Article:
Port Stanley in the Falkland Islands is 450 miles from Horn Island.  GANNET could easily do that in three or four days.  But rounding Cape Horn is traditionally going from 50°S in one ocean to 50°S in the other not entering the Tierra del Fuego channels.  Cape Horn is 56°S, and the course not due north, so it is more than another 360 miles to reach 50°S in the Pacific.
        Once in the Pacific the Chilean coast is a dangerous lee shore.  The first man to solo around Cape Horn, Al Hansen, did so east to west and was killed when his boat was driven onto that coast.  So it is prudent to try to stay at least a hundred miles offshore.
        And finally, my destination would be Puerto Montt, which at 41° 25’ S, is another five hundred miles north
        450 + 360 + 500 = 1310.  Round it up to 1500 miles.  
        GANNET has done that in ten days; often in twelve.  But gale force headwinds are all but inevitable in those fifteen hundred miles.  Perhaps repeatedly.
        Two weeks would be very fortunate.  But probably three.  Or even more.

Sunday, December 28, 2014

Evanston: articles added

        I have been remiss in adding articles to their page after they have been published, particularly this year when I was sailing GANNET and didn’t see magazines until I returned to Evanston last month.
        These are with one exception as I wrote them, not necessarily as they appeared in print.  The exception is ‘Use Yourself Up’ which is the title CRUISING WORLD gave the piece and much better than the embarrassingly duller one I chose. 
        I don’t know how people will react to what I write and almost deleted the paragraph in which that phrase appeared.
        I haven’t reread the articles  word for word today, but did notice in glancing through them that some of the information is already dated.  How I sail and live aboard GANNET continues to evolve.  But I let the words stand as being accurate when I wrote them.
       In one piece I noticed I referred to someone as a friend who proved merely to be an acquaintance, a common experience I expect unfortunately too common to us all.  I let that stand, too.

Friday, December 26, 2014

Evanston: report to Moores

        Some of you know that GANNET, hull number 40, crossed the Pacific Ocean this year from San Diego to Opua, New Zealand, 6,400 miles as measured by straight line noon to noon positions, in five passages and a day under four months.  I’ve written about this online and for CRUISING WORLD, but thought that my fellow Moore owners and sailors might have particular interest in my experience and conclusions about the boat.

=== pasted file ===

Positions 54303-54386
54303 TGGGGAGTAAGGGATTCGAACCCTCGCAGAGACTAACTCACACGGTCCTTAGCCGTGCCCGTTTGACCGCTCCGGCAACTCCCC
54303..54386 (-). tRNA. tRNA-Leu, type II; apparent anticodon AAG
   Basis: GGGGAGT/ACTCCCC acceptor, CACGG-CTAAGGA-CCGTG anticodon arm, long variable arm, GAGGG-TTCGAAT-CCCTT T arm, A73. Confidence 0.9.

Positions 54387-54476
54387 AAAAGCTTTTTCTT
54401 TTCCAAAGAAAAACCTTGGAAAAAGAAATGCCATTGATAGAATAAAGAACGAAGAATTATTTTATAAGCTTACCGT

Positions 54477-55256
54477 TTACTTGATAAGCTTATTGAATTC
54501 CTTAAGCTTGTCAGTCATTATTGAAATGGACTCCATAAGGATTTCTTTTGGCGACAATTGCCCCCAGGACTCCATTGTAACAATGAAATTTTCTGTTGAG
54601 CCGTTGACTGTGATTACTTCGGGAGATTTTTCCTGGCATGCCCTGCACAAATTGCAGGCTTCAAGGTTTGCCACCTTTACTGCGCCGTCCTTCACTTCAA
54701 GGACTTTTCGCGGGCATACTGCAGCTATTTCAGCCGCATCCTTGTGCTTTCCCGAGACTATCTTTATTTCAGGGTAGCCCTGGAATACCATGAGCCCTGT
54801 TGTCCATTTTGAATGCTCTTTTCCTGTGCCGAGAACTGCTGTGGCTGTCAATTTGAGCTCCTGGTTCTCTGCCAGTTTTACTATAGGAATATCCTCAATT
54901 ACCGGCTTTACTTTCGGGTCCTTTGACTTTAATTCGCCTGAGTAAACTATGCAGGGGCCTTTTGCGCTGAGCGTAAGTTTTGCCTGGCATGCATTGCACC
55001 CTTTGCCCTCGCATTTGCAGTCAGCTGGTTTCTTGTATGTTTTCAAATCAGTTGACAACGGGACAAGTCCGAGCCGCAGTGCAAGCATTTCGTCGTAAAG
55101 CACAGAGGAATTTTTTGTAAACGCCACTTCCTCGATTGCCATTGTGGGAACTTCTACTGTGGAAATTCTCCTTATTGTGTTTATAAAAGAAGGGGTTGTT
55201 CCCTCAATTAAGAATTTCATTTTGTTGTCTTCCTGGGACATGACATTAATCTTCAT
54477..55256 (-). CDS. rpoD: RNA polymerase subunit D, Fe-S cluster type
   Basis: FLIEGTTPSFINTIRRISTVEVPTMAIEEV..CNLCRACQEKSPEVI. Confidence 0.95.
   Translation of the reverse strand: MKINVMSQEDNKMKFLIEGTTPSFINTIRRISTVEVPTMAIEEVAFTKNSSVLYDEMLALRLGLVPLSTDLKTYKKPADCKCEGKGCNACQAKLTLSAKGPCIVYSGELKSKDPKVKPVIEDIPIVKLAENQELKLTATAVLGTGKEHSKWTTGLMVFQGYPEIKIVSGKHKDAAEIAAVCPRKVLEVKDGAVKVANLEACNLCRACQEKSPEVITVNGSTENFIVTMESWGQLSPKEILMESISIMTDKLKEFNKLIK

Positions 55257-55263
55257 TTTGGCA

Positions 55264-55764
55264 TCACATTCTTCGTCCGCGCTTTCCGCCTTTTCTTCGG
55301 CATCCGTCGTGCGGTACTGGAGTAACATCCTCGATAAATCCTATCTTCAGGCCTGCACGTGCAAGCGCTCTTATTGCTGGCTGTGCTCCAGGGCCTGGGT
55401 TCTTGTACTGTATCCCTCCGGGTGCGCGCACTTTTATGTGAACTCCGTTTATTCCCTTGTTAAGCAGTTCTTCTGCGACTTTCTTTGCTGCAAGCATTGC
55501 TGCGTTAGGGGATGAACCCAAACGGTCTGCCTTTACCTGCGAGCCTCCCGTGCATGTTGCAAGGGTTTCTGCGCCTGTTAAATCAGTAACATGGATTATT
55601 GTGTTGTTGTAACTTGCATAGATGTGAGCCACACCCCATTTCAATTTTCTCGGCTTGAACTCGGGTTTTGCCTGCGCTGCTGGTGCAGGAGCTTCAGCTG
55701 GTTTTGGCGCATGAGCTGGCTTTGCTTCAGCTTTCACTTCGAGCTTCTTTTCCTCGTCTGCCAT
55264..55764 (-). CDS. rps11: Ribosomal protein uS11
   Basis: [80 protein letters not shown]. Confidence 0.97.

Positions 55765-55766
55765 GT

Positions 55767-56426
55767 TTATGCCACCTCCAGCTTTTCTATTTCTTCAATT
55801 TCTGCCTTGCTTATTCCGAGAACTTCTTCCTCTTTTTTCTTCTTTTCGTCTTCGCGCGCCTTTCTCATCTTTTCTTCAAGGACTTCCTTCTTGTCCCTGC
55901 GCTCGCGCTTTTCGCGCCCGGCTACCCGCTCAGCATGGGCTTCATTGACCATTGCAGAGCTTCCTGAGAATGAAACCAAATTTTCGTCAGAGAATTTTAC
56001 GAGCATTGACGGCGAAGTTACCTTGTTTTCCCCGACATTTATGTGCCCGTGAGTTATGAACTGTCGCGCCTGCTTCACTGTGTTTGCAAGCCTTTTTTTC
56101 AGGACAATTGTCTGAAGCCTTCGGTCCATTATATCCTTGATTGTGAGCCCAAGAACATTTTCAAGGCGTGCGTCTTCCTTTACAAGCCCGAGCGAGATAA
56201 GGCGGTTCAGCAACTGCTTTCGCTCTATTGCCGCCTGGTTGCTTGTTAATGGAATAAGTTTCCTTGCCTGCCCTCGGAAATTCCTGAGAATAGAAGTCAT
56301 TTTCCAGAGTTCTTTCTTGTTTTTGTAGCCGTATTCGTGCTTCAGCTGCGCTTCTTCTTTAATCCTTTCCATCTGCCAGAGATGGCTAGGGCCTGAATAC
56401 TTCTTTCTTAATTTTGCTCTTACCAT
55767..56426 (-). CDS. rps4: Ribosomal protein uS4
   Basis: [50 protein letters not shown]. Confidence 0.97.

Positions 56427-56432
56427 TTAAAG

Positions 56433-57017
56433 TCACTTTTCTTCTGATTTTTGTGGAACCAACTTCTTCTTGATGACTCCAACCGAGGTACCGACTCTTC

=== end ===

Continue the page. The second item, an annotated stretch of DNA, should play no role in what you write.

First, I sail GANNET differently than you do.  I expect that most of you most of the time are trying to go as fast as possible, while I am often deliberately slowing GANNET down:  to avoid entering a harbor at night; for damage control, as when she repeatedly goes airborne off waves and crash lands on the other side; and sometimes just to make conditions more bearable for me.  Life aboard becomes increasingly difficult at angles of heel greater than 20° and decidedly unpleasant at more than 30°. 
        I acknowledge that to some extent I am misusing hull number 40.  Moore 24s are sprinters, even those raced to Hawaii.  And I am pacing GANNET to sail a marathon.
        Living aboard GANNET in what I am pleased to call her Great Cabin has been an interesting and ultimately satisfying exercise in problem solving.  I am presently back in the midwestern flatlands spending time with Carol, my wife, but I lived aboard GANNET continuously for six months.  While I ate some meals ashore in port, GANNET was my home for all that time and I didn’t spend a single night ashore.  I can fit every important part of my life—except Carol—into GANNET, and she doesn’t want to fit there anyway:  sailing, reading, writing, taking photographs, listening to music.  I could live aboard her indefinitely, and, at least by my standards, live well.  This, to those of you who know Moore 24s, might seem a greater accomplishment than crossing an ocean.
        Four things have most impressed me about GANNET.  
        Acceleration.  She is sailing along at 6 or 7 knots, catches a wave, even a small wave, or a gust of wind, even a small gust, and instantly is doing 9 or 10 knots.  And she runs true, even steered by tiller pilot.
        The maximum speed I have observed has been 12.4 knots.  I expect that all of you have seen higher.  But while hand-steering down twelve to fifteen foot waves in a gale off New Zealand, often I couldn’t read the mast mounted Velocitek through rain, and even more often I was looking at the ocean not the Velocitek, so I don’t know how fast she might have gone. 
        Quickness of motion.  I don’t get sea sick, and I have never before on bigger boats or smaller, not even after a passage five months long, felt the ground move when I step ashore.  After sailing GANNET, the ground moves. 
        GANNET is wet.  I knew that she would be.  Going to windward in more than twenty knots, when she is not airborne, she is a submarine.  I sailed even a wetter boat without a deck most of the way around the world.  But GANNET is wet.  
        Everything that can be damaged by water is stored in waterproof containers, except me and I have good foul weather gear.
        I am filled with admiration and respect for Buzz Ballenger and Ron Moore and those who work and worked with them.